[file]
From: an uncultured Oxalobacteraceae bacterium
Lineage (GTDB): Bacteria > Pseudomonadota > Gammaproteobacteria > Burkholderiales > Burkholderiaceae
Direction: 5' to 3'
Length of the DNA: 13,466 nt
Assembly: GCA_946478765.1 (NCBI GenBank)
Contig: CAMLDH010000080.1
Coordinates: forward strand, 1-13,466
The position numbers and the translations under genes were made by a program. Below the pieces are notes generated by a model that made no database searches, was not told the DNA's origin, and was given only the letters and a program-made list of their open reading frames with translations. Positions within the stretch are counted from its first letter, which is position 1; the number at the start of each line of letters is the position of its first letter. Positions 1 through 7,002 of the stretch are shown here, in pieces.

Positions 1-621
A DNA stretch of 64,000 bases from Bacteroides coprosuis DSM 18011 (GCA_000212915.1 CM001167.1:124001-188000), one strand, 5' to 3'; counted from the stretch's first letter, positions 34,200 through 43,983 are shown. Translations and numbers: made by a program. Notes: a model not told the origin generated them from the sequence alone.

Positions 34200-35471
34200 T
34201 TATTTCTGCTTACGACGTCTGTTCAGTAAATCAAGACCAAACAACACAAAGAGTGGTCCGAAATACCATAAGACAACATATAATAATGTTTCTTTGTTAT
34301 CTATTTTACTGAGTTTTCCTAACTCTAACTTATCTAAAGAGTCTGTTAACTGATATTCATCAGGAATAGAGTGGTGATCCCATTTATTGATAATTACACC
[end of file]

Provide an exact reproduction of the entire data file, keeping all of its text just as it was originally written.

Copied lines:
From: an uncultured Oxalobacteraceae bacterium
Lineage (GTDB): Bacteria > Pseudomonadota > Gammaproteobacteria > Burkholderiales > Burkholderiaceae
Direction: 5' to 3'
Length of the DNA: 13,466 nt
Assembly: GCA_946478765.1 (NCBI GenBank)
Contig: CAMLDH010000080.1
Coordinates: forward strand, 1-13,466
The position numbers and the translations under genes were made by a program. Below the pieces are notes generated by a model that made no database searches, was not told the DNA's origin, and was given only the letters and a program-made list of their open reading frames with translations. Positions within the stretch are counted from its first letter, which is position 1; the number at the start of each line of letters is the position of its first letter. Positions 1 through 7,002 of the stretch are shown here, in pieces.

Positions 1-621
A DNA stretch of 64,000 bases from Bacteroides coprosuis DSM 18011 (GCA_000212915.1 CM001167.1:124001-188000), one strand, 5' to 3'; counted from the stretch's first letter, positions 34,200 through 43,983 are shown. Translations and numbers: made by a program. Notes: a model not told the origin generated them from the sequence alone.

Positions 34200-35471
34200 T
34201 TATTTCTGCTTACGACGTCTGTTCAGTAAATCAAGACCAAACAACACAAAGAGTGGTCCGAAATACCATAAGACAACATATAATAATGTTTCTTTGTTAT
34301 CTATTTTACTGAGTTTTCCTAACTCTAACTTATCTAAAGAGTCTGTTAACTGATATTCATCAGGAATAGAGTGGTGATCCCATTTATTGATAATTACACC